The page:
Manfred: Rays' Tampa Bay-Montreal Split Would Boost Team Economics
MLB Commissioner Rob Manfred believes the Rays potentially splitting their home games between Tampa Bay and Montreal could not only "preserve baseball" in Tampa-St. Pete but also "improve the economics of the club overall," according to a front-page piece by Marc Topkin of the TAMPA BAY TIMES. Manfred said the MLB Exec Council gave the Rays "permission to explore this alternative in an effort to strengthen a franchise that's performed great on the field but continues to be pretty limited from an economic perspective." He said the split-season plan was a "longer term project" for the Rays. Topkin notes the plan would "face several significant hurdles before being implemented," which likely would not take place until at least '23. That includes "negotiating permission from the city of St. Petersburg" -- the team's lease requires all home games be played at Tropicana Field through '27 -- and getting "approval from the players union." It would also require "arranging for a new or vastly renovated facility in Montreal; working out logistics on how the schedule would be split; and getting formal approval from MLB based on working out a number of other issues, such as TV rights, sponsorships, currency exchange rates and more" (TAMPA BAY TIMES, 6/21). The reaction from political leaders across the governments of Tampa and Hillsborough County on Thursday "ranged from worry to optimism to resignation" (TAMPABAY.com, 6/20). However, St. Pete Mayor Rick Kriseman said, "I have no intention of bringing this latest idea to our city council to consider. In fact, I believe this is getting a bit silly" (SPORTS.YAHOO.com, 6/21).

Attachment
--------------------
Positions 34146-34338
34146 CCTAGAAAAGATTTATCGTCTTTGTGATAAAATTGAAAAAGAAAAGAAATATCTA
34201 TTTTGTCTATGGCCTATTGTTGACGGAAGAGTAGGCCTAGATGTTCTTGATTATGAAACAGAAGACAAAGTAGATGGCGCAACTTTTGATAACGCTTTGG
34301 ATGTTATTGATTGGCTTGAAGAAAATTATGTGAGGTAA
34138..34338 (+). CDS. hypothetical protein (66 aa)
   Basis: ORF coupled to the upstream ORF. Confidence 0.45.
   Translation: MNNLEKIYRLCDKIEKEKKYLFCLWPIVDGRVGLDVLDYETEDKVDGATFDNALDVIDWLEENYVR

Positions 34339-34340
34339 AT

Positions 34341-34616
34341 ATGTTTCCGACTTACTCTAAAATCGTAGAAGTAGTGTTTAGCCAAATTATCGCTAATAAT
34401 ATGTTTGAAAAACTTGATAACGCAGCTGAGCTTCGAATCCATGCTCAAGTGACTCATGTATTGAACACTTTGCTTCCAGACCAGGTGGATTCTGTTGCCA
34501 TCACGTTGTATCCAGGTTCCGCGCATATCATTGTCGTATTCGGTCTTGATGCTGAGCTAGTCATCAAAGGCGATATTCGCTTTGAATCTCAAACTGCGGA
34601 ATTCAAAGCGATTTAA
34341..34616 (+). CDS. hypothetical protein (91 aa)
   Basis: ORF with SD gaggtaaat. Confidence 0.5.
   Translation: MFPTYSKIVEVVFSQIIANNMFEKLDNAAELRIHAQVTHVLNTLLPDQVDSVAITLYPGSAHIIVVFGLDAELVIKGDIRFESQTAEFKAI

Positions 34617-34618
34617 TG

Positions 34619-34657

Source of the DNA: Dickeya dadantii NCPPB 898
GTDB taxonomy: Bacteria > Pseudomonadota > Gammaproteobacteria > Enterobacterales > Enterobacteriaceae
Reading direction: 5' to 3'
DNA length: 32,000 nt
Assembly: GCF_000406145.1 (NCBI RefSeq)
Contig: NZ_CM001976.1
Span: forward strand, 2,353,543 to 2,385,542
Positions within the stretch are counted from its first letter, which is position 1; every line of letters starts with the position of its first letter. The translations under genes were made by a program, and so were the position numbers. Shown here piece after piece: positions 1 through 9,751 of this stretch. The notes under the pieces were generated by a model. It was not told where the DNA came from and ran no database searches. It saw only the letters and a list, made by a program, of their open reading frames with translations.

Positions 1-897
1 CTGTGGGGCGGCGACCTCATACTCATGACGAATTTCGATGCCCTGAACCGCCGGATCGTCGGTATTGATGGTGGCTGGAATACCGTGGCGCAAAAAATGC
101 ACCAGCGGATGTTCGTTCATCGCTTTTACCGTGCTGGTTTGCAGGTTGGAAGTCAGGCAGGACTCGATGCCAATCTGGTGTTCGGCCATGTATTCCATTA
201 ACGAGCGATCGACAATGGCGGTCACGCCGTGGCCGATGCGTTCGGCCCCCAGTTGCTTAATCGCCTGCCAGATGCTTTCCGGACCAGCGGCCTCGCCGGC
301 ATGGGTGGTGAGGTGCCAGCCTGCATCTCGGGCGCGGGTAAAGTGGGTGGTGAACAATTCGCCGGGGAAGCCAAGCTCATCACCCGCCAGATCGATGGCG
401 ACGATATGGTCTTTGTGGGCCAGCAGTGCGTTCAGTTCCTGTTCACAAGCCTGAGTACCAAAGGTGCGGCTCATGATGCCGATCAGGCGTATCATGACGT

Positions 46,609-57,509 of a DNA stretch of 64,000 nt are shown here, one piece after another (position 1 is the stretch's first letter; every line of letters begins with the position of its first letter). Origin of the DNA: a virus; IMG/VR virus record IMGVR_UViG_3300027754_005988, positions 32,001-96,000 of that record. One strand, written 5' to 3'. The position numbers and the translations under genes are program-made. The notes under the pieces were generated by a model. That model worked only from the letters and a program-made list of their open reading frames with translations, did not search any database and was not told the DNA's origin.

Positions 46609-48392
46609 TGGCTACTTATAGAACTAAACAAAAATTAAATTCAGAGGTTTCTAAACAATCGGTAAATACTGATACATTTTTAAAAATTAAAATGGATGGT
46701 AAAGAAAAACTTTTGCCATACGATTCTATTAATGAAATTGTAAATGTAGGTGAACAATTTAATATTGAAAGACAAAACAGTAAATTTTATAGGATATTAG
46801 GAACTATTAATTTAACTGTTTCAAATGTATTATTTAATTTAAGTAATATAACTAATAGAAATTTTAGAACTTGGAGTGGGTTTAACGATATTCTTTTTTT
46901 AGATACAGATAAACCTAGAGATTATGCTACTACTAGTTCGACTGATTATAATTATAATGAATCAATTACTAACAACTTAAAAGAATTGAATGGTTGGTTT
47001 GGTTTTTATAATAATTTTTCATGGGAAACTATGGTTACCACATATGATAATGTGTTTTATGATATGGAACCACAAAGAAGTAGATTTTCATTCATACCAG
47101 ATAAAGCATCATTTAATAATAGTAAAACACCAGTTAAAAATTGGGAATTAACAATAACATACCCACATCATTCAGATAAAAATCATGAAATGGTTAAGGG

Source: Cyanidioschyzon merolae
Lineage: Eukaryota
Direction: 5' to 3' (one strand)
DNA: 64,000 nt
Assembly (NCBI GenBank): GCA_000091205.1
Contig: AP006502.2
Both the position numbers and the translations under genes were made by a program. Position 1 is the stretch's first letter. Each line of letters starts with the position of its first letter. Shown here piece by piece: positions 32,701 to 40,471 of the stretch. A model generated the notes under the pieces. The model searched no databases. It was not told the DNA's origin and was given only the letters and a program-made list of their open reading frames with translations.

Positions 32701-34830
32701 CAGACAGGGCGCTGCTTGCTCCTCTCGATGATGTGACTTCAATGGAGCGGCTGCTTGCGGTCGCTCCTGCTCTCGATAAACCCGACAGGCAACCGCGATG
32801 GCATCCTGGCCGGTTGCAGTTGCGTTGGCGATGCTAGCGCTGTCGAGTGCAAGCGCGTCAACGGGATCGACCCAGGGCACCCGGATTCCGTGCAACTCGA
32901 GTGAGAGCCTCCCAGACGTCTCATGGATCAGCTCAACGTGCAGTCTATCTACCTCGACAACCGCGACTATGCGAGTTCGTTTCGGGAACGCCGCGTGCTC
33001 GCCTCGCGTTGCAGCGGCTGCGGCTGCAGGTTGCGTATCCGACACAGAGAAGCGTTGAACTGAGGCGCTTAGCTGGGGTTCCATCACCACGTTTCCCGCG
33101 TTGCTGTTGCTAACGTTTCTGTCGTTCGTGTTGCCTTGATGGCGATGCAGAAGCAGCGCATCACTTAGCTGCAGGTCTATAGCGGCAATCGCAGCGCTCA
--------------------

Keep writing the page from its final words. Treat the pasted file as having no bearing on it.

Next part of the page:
BALLPARK ISSUES: MLB.com's Mark Feinsand noted MLB "presented no limitations to the Rays in terms of ballpark possibilities, allowing the club to explore existing venues" in both the Tampa Bay area and Montreal as well as "potential new ballparks" (MLB.com, 6/20). THE ATHLETIC's Drellich & Tolentino wrote government officials in Tampa-St. Pete "now must determine whether the Rays are bluffing and whether potentially building a reduced-cost" ballpark for a team playing just 41 games a season is "any more appealing than the other proposed ... deals for the Rays that have failed for a standard 81-game season over the last decade." A source said that the Rays "hope that a schedule where they play games in Florida early in the regular season, when the weather isn't as hot as July and beyond, could mean that a roofless" ballpark could be built for around $600M. That is down $300-400M from estimates for a domed park (THEATHLETIC.com, 6/20). SI.com's Jon Tayler wrote it is not "likely that Montreal would pony up the resources" for a new ballpark to host 41 games. Montreal businessman Stephen Bronfman "purchased a piece of land in the city that would be the ground" for a new ballpark. However, it would "almost certainly require public money to build." Montreal Mayor Valerie Plante "supports holding a referendum on that funding, but the recent initiatives for such measures in other cities routinely have been met with defeat" (SI.com, 6/20).